We are all looking to build resilience into our businesses, but it’s worth remembering that resilient businesses and organizations are not an island unto themselves. For organizations to be resilient in the face of disruption, the communities they are in must be resilient as well. Obviously, an organization can’t keep moving forward if every disruption leaves its surrounding community struggling for basic needs. Organizations would do well to look beyond their fence line and evaluate the needs and resilience challenges of the communities they belong to.
When it comes to the community, businesses need to look at the people in their communities, particularly their own employees, customers, and vendors. As the US Chamber of Commerce Foundation puts it: “people are the most overlooked asset when planning for a disaster as businesses tend to consider their physical space or operations without acknowledging the people needed to run them.” Your employees and other team members need to be safe, healthy, and have the ability to perform their jobs, but it goes further than that. If your team members aren’t sure their families are safe, their performance will likely be affected dramatically. Not only is making sure your community can withstand shocks the right thing to do, it’s also something that can help keep your business on track.
Communicate with Community Leaders
The focus on the people in your community doesn’t need to stop at team members. Keeping the lines of communication open with community members is vital before and during a risk incident. Obviously, physical infrastructure needs to be able to withstand shock, as this will help keeping goods moving in and out of a facility and along whatever roadways and waterways you use. It also helps to ensure that your talented employees can get to the job site. Communication and a strong working relationship with local governments and other organizations will help you ensure the resilience of your community’s surrounding infrastructure. It’s possible that government agencies in your area have already undertaken studies and have relevant risk assessments and data. Working in partnership could allow your company to have access to information you don’t have currently, and it could give an opportunity to create a consensus for risk and resilience priorities.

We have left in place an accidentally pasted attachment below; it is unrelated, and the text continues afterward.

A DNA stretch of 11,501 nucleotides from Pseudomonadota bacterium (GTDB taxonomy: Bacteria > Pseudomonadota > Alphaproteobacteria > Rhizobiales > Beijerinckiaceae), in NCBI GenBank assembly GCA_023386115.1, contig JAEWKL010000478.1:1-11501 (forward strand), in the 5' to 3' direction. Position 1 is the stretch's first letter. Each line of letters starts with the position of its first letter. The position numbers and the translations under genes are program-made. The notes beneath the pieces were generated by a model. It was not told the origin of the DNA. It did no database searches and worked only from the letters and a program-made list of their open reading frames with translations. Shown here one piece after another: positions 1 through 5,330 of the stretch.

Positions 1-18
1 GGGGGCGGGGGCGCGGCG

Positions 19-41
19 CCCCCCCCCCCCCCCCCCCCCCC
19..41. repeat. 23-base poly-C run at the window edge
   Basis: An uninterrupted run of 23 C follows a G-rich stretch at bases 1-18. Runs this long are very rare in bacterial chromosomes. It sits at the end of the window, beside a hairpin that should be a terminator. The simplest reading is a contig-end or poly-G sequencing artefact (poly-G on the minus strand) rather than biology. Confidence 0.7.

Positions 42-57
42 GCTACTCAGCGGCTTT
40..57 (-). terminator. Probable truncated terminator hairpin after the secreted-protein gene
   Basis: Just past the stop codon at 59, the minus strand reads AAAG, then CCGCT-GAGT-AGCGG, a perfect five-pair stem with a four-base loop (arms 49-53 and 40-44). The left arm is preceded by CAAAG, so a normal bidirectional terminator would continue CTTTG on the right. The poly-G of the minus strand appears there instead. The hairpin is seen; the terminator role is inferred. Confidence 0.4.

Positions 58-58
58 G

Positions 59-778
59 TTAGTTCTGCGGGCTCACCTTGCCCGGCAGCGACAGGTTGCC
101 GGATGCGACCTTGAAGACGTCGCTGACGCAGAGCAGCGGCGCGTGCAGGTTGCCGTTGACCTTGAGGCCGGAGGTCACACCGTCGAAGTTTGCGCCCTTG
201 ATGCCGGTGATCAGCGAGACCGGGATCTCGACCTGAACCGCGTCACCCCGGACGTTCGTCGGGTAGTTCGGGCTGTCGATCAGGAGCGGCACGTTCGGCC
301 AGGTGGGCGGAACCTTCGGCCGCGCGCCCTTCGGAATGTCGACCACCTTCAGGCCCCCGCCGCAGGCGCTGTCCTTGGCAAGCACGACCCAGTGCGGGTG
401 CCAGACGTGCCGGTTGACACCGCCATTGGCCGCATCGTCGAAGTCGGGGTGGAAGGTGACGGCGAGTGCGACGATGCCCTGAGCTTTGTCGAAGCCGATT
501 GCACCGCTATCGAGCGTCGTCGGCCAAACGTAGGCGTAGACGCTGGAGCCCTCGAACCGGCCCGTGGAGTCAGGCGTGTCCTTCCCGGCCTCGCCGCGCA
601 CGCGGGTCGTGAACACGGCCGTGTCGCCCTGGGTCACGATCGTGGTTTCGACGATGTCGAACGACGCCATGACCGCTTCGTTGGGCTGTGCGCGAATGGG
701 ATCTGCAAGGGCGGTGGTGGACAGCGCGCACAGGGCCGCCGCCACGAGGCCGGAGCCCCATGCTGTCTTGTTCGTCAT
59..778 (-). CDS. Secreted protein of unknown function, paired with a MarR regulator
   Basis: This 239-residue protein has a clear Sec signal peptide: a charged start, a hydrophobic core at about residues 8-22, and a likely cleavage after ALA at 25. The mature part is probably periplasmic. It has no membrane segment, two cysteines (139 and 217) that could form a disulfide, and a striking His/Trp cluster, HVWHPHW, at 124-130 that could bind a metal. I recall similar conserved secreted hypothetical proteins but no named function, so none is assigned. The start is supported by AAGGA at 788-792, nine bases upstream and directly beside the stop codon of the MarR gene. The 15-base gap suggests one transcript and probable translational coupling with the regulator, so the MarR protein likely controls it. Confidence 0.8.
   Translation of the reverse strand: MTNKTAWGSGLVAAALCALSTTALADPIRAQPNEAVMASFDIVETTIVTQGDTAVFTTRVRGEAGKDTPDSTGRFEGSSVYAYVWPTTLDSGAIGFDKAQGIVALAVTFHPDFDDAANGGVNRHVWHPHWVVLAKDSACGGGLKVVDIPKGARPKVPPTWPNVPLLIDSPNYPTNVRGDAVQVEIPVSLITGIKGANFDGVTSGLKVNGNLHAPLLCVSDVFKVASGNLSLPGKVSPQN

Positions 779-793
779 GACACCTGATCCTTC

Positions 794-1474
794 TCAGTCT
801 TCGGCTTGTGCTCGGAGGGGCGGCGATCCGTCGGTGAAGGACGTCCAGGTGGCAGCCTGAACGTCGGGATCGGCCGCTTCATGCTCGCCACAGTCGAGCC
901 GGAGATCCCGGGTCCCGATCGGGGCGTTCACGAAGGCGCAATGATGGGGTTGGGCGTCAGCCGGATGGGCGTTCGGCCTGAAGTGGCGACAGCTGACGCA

Also, working ahead of time could start the communication so that coordination is smoother once a disruption hits. No one wants to start that process when times are chaotic, so this is something to start before disaster strikes. Outside data and expertise could prove invaluable when the time comes. According to ready.gov: “Sharing information helps translate ambiguity into clarity. Sharing is also based on a trusted relationship. Developing this trust within a community or state emergency operations center, state fusion center, business emergency operations center, and other information sharing centers can enable business and government leaders to improve decision-making.”
Here at Veriscape we make a strong focus on people our priority, as it is at the core of our founding values. These tenets are part of Veriscape’s Vision Statement:
- We believe our most important assets are people.
- Our customers are not faceless corporations, but people with hopes and dreams of their own.
- Our employees are not merely “human resources” but individuals who joined us because we share a common vision.
Our focus on people and the community isn’t just in our blog feed; it’s in our company DNA.
It might feel like a burden to have the additional worry of a community’s resilience as well as your own organization’s, but nobody is in it alone. As Gregory Unruh of George Mason University explains “In this process, business is both a partner and beneficiary. Participating doesn’t mean business takes on sole responsibility for community resilience. Instead, you become a real citizen of the communities you touch.” By helping to make those communities more resilient, your business will be more resilient in turn.